Monday, July 10, 2017

Taj Mahal: La vie de Louise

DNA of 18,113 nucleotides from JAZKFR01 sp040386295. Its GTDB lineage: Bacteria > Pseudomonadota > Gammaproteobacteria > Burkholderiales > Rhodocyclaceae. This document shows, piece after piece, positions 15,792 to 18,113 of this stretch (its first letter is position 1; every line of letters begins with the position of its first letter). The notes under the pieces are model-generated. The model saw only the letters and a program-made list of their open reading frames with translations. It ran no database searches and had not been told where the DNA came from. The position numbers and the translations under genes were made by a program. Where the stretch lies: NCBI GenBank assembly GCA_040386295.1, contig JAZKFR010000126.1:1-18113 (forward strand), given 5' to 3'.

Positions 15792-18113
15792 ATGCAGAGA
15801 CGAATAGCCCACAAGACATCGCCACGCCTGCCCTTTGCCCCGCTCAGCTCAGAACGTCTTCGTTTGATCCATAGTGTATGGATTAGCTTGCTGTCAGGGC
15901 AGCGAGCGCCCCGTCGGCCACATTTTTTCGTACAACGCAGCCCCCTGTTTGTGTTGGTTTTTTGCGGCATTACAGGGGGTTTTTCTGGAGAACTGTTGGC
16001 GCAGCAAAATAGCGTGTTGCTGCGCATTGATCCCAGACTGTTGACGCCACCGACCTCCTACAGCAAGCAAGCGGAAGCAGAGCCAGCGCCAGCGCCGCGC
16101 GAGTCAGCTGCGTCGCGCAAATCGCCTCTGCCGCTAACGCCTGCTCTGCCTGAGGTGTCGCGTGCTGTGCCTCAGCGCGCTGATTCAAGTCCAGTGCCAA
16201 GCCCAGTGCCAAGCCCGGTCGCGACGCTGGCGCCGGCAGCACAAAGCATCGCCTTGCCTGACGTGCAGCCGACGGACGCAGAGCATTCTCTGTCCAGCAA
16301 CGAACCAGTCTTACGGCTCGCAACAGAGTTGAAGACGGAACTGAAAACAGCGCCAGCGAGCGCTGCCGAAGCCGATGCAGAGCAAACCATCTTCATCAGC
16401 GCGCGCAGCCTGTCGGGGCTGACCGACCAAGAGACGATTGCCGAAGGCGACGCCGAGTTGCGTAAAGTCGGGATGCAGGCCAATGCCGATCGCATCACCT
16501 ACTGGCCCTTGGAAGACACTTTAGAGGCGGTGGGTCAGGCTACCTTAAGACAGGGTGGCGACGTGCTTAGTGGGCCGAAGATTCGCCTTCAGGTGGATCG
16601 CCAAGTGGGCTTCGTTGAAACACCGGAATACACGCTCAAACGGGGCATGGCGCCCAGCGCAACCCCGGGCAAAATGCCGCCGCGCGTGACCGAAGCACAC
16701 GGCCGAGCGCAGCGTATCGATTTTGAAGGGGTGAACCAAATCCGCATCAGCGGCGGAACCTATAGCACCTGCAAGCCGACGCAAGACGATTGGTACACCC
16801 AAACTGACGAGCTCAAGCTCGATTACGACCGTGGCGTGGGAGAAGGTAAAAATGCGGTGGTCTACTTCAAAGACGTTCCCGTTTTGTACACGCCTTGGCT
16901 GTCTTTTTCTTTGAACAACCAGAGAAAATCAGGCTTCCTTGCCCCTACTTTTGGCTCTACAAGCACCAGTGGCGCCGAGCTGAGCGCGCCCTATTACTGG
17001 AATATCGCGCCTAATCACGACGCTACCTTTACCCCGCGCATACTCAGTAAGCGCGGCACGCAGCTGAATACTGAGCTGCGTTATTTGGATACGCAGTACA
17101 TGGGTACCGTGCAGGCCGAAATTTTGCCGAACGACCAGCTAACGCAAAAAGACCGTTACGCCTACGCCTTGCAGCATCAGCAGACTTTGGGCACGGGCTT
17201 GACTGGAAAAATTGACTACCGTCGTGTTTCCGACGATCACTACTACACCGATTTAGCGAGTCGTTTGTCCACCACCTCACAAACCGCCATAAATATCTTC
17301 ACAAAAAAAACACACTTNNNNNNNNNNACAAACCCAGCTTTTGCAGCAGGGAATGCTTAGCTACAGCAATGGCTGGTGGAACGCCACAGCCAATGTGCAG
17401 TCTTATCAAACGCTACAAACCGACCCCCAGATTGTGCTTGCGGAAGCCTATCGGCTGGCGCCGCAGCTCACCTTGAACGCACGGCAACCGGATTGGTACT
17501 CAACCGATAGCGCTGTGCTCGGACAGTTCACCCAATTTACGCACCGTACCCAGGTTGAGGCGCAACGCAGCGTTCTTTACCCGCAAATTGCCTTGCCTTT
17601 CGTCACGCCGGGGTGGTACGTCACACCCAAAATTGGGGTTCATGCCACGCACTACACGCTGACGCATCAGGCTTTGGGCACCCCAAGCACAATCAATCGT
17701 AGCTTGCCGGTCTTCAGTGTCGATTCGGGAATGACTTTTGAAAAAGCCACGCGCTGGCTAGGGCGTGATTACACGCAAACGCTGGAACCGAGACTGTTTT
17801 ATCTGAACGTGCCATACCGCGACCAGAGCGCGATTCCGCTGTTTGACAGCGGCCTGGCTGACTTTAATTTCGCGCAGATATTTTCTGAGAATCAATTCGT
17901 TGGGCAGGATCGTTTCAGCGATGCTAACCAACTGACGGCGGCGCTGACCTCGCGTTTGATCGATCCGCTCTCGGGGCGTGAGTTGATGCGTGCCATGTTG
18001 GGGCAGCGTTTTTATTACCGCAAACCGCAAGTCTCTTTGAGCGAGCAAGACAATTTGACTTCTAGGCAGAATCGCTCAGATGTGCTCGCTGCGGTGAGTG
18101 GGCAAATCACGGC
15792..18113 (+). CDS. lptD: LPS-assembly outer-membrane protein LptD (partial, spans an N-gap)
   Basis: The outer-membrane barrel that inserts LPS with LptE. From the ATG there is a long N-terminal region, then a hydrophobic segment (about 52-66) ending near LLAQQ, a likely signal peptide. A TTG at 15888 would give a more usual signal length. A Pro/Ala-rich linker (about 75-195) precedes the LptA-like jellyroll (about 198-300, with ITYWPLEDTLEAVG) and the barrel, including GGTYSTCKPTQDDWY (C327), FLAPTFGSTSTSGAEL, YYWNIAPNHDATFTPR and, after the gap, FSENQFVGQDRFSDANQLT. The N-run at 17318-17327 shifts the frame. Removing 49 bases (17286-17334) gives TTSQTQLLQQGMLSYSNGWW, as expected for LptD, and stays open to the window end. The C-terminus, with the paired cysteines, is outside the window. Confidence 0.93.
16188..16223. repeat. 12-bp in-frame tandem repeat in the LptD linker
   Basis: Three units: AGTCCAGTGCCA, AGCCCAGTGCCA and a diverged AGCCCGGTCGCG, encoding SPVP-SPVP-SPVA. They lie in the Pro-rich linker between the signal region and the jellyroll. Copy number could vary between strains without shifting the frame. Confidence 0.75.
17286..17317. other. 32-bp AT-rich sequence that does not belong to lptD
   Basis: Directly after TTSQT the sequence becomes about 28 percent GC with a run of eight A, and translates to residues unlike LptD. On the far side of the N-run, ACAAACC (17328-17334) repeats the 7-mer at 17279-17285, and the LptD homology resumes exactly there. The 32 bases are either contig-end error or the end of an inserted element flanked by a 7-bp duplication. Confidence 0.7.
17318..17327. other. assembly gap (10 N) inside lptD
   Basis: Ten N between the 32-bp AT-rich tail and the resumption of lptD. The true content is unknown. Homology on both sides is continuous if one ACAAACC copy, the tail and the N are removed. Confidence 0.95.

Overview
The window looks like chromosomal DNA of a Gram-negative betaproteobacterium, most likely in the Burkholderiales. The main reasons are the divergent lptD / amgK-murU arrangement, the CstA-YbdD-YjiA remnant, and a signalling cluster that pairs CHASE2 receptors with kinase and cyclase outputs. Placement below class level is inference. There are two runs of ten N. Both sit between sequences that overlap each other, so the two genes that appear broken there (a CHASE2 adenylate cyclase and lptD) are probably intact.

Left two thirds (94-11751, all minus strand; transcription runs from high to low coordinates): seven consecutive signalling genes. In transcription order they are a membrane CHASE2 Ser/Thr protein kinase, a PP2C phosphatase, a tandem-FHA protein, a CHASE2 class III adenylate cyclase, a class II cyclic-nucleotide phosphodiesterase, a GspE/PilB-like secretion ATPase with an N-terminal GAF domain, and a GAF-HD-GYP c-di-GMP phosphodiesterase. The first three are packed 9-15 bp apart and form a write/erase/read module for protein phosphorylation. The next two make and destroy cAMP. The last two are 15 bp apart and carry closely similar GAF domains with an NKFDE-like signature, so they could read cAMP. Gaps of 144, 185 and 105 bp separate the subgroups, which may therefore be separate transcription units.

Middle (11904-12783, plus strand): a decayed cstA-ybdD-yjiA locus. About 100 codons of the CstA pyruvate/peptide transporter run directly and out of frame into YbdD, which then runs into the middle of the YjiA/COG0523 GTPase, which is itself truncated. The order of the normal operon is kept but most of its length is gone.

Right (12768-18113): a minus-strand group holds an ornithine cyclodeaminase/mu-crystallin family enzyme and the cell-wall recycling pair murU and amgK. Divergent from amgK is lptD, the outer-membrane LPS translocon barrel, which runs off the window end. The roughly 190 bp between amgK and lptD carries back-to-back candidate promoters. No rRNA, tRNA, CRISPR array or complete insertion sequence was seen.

From the subject matter of Taj Mahal and his previous film Espion(s), you can tell that the French director Nicolas Saada is interested in terrorism. With everything that is going on in the world, most notably the rise of religious fundamentalism and public attacks, there is cause for concern. The réel of Taj Mahal are the 2008 Mumbai Attacks: amongst a coordinated attack on the city by an Islamic militant organization the Taj Mahal hotel was invaded by the Lashkar-e-Taiba group with rifles and explosives where they murdered and took hostages before finally setting fire to the building. From this grave historical event Saada focuses on the story of Louise (here played by the excellent Stacy Martin), based on a real Parisian woman that lived through the attack, to try to grasp how it must be to viscerally and emotionally live through such an extreme situation. Louise is a young woman and is staying at the hotel with her parents who are in India for work. One night when they go out for dinner the hotel gets invaded and she’s trapped in there. Taj Mahal is both tragic and intense as you follow Louise’s story: from hiding in her room, getting in contact with others and finally escaping the burning building through a window. You’re never quite sure about her fate, though you suspect that it won’t end well. Knowing Saada’s a cinephile director you could see in Taj Mahal shades of Hitchcock (Saboteur) and contemporary Indian thrillers (there’s even a scene where Louise buys a Mani Kaul film). But perhaps it’s Alain Renais’ Hiroshima, Mon Amour, which Louise watches right before the attack, that best highlights Taj Mahal’s project: an ode to the fallen of these disastrous events and to the courage and anxiety of the survivors that live on.

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